The two Galileo satellites and their upper stage have been enclosed within their protective fairing, and moved to join the Soyuz rocket on the launch pad.
The halves of the fairing were sealed together around the satellites, their supporting dispenser and Fregat-MT upper stage on Friday, within the Upper Composite Integration Stand of building S3B of Europe’s Spaceport in French Guiana.
Yesterday, the Upper Composite was moved to the launch site, for vertical mating to its three-stage Soyuz ST-B rocket.
The 4.1 m-diameter fairing protects the satellites from the stresses of launch and flight through the bulk of the atmosphere. It will be ejected about three and a half minutes into the flight, when the upper stage reaches the top of the atmosphere.
Fregat, modified to carry extra propellants, will fire for the first time about 10.5 minutes after launch, raising the satellites up to orbital velocity and their operating altitude of 23 222 km.
As it climbs, Fregat will spin slowly in ‘barbecue mode’, to keep the temperatures of the satellites even.
From launch to final deployment, when the dispenser releases the satellites sideways in opposite directions, will take three hours and 44 minutes.
The launch is scheduled for 18:15:00 GMT (20:15:00 CEST) on 12 October.
Galileo taking shape
This follow-up launch marks a major step for Europe’s own satellite navigation system.
Four is the minimum number of satellites needed to achieve a navigational fix on the ground, with one satellite each to measure latitude, longitude, altitude and provide a time reference.
So once this second pair of satellites has been commissioned and tested, the quartet will form a completely operational mini-constellation that will be used to validate the Galileo system.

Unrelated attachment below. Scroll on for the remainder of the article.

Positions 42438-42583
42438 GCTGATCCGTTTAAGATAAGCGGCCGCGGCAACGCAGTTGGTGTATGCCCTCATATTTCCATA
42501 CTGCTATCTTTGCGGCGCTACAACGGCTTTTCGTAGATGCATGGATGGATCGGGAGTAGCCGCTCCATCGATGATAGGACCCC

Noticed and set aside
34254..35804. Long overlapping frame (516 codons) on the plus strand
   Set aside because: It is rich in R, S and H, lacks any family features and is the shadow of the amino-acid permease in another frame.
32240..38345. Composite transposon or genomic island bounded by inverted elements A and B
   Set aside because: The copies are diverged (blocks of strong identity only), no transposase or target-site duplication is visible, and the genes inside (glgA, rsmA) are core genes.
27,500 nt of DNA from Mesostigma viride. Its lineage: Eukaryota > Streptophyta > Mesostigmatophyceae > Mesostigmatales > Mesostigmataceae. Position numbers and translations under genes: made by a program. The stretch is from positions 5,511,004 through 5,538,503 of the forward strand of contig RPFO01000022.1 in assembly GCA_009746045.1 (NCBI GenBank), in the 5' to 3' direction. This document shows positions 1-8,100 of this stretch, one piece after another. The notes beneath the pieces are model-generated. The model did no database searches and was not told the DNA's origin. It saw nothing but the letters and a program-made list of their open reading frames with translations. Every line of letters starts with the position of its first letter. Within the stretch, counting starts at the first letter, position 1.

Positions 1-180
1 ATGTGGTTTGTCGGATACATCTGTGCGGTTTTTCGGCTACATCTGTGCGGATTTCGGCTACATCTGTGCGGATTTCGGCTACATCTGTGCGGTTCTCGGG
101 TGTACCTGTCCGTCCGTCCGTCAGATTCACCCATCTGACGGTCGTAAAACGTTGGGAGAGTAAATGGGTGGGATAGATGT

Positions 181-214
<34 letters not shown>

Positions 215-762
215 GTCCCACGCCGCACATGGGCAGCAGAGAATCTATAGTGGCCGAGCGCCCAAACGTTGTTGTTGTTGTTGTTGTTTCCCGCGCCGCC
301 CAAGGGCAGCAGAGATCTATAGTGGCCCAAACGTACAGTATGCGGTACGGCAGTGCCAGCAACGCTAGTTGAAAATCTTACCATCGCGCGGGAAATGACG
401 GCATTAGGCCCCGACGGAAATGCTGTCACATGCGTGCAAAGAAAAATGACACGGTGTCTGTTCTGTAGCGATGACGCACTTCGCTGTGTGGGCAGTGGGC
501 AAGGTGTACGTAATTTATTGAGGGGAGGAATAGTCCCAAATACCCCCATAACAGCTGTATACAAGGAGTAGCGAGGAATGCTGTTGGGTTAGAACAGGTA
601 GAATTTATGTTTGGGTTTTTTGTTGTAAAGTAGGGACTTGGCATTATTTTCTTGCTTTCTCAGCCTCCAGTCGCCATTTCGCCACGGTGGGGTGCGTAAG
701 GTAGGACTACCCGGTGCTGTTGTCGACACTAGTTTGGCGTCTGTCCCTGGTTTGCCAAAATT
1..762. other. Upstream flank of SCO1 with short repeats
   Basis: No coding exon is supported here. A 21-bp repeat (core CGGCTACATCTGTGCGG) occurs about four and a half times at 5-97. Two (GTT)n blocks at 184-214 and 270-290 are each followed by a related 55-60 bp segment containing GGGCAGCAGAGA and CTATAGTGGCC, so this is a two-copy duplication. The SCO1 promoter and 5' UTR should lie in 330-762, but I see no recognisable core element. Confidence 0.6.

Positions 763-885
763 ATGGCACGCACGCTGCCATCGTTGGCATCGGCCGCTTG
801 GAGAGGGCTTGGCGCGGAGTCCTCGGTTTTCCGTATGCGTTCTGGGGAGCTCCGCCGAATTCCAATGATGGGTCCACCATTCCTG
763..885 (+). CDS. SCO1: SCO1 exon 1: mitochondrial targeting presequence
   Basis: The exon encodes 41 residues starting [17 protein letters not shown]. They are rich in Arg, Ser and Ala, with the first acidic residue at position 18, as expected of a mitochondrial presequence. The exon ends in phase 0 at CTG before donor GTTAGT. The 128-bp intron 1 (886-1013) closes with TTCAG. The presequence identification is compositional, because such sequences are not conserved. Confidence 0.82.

The performance of the satellites in space together with the worldwide ground infrastructure serving to maintain Galileo’s service accuracy will be assessed in depth, to prepare the way for the launch of further satellites and then deliver initial services by mid-decade and finally build up to full operational capability.
These two new satellites are also the first to carry search and rescue antennas to pinpoint aircraft and ships in distress as part of the international Cospas–Sarsat system.
Update: 10.10.2012 / 23.30 MESZ
This photo series highlights the VS03 Soyuz’ rollout and final integration at the Spaceport. At left, the launcher emerges from the MIK assembly building for its transport to the launch zone. The Spaceport’s mobile gantry moves into place around Soyuz, which is held in position over the launch pad (image #2). In the third photo, the launcher’s payload fairing containing two Galileo satellites and the Fregat upper stage is ready for transfer to the launch zone, where it was raised to an upper level of the mobile gantry for integration atop Soyuz (image #4).
Soyuz Flight VS03
Arianespace’s next medium-lift Soyuz is now fully assembled in the launch zone for its upcoming Spaceport mission, ready for the final steps leading to a Friday afternoon liftoff from French Guiana with two Galileo navigation satellites.